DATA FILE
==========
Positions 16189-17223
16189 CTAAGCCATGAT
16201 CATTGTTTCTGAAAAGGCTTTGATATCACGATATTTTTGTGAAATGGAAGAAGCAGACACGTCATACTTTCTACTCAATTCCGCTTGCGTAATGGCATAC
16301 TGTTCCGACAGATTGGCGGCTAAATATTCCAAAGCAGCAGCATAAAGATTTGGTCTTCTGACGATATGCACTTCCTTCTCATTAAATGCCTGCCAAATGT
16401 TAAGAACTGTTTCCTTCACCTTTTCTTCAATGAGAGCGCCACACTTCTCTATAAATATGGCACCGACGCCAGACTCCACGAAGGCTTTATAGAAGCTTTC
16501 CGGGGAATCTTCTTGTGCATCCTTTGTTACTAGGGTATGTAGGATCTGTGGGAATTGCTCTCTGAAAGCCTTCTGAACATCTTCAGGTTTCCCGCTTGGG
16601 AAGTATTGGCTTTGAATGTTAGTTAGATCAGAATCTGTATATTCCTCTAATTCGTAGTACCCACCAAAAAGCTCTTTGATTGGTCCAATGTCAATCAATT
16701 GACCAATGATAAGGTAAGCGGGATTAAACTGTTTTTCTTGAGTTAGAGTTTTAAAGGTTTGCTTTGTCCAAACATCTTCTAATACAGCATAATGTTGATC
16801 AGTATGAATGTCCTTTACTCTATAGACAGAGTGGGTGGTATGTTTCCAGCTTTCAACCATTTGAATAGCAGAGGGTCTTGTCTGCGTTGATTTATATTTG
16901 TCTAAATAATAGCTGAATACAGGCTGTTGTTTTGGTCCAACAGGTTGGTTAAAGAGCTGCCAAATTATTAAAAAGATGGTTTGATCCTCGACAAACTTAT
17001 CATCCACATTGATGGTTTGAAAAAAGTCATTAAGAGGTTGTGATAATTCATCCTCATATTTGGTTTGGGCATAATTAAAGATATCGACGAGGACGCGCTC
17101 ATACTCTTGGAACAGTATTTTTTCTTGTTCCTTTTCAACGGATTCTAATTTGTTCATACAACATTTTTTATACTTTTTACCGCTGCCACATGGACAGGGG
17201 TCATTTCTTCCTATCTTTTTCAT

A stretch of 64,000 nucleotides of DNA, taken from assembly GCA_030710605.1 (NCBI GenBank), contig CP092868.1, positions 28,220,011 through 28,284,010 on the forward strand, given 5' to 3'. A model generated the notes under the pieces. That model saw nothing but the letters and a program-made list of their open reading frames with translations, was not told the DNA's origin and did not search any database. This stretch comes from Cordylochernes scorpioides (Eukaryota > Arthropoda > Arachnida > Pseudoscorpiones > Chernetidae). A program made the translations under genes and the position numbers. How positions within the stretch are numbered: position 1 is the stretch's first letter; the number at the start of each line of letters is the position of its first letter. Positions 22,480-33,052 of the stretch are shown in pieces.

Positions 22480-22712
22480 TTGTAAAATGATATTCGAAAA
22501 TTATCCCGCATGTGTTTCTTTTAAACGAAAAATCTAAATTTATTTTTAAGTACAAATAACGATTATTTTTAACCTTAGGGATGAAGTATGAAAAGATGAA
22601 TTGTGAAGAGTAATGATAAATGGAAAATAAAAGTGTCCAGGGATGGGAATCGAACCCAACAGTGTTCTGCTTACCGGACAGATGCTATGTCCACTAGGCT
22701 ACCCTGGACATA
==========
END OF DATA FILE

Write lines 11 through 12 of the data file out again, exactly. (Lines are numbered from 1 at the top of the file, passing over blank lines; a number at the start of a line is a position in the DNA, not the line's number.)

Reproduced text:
17001 CATCCACATTGATGGTTTGAAAAAAGTCATTAAGAGGTTGTGATAATTCATCCTCATATTTGGTTTGGGCATAATTAAAGATATCGACGAGGACGCGCTC
17101 ATACTCTTGGAACAGTATTTTTTCTTGTTCCTTTTCAACGGATTCTAATTTGTTCATACAACATTTTTTATACTTTTTACCGCTGCCACATGGACAGGGG